Big tech companies agreed on Monday to reduce harmful online content in New Zealand, making a move that critics said dodged the alternative of government regulation.
The companies would follow the code as self-regulation, Netsafe chief Brent Carey said in a statement.
“There are too many Kiwis being bullied, harassed, and abused online, which is why the industry has rallied together to protect users,” Carey said in a statement.
Industry lobby group NZTech will be responsible for the companies meeting obligations, which include reducing harmful content online, reporting how they do that and supporting independent evaluation of results.
“We hope the governance framework will enable it to evolve alongside local conditions, while at the same time respecting the fundamental rights of freedom of expression,” said NZTech chief executive Graeme Muller.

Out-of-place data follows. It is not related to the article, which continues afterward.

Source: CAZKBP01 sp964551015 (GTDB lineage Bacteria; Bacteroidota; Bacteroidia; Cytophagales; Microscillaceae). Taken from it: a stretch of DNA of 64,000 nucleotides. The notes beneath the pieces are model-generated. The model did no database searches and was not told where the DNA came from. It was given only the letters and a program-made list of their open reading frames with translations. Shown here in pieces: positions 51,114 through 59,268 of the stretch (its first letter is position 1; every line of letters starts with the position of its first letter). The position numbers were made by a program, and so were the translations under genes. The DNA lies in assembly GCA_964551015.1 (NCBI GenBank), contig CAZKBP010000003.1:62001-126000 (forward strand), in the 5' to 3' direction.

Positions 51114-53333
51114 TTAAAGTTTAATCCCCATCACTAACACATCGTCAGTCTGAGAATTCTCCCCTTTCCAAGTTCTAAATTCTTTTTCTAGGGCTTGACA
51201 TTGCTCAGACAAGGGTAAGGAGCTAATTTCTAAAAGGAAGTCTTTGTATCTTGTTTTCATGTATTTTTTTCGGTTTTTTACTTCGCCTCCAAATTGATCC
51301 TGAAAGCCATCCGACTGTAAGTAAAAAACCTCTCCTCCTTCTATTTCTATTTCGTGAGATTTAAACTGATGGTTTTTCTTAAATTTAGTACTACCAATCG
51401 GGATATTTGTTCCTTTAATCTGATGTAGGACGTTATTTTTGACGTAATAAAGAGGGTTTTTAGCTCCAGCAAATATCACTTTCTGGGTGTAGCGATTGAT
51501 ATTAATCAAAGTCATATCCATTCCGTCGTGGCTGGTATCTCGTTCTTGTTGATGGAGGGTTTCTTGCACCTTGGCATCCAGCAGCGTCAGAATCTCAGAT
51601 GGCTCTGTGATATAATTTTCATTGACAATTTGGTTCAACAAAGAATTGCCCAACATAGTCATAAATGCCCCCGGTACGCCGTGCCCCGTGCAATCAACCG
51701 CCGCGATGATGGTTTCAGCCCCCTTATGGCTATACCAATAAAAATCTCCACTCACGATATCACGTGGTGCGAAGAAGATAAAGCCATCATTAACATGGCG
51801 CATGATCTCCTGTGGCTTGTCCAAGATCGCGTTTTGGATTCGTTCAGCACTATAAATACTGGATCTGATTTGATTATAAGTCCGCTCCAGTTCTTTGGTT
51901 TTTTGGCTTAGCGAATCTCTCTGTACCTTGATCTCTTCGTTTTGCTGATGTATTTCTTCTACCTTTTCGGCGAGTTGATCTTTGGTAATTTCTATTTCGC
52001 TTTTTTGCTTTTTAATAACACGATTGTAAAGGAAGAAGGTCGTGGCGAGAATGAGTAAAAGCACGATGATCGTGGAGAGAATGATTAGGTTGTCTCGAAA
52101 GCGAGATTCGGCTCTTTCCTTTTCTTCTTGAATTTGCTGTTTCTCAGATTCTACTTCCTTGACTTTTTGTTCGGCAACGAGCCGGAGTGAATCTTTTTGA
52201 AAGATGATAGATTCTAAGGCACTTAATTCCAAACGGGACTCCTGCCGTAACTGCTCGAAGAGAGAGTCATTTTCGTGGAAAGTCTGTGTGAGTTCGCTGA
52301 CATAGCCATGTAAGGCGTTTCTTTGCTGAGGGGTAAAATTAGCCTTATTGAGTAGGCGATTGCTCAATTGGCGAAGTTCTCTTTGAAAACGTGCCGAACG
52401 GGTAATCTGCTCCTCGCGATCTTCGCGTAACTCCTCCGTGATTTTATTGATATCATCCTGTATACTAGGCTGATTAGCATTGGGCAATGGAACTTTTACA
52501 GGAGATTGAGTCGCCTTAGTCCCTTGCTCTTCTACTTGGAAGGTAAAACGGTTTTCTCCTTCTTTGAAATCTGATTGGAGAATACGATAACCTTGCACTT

Meta and TikTok said in statements they were enthusiastic about the code making online platforms safer and more transparent.
Interest groups want more detail, however – for example, about sanctions for any failure by the companies to comply and about a mechanism for public complaints.
They also point to the pact being administered by an industry body, not the government.
“This is a weak attempt to preempt regulation – in New Zealand and overseas – by promoting an industry-led model,” Mandy Henk, chief executive of Tohatoha NZ, a non-profit organisation that lobbies on the social impact of technology, said in a statement.
The framework that the companies agreed to is called the Aotearoa New Zealand Code of Practice for Online Safety and Harms.
New Zealand has been a leader in trying to stamp out violent extremism online. Prime Minister Jacinda Ardern and French President Emmanuel Macron in 2019 launched a global initiative to end online hate.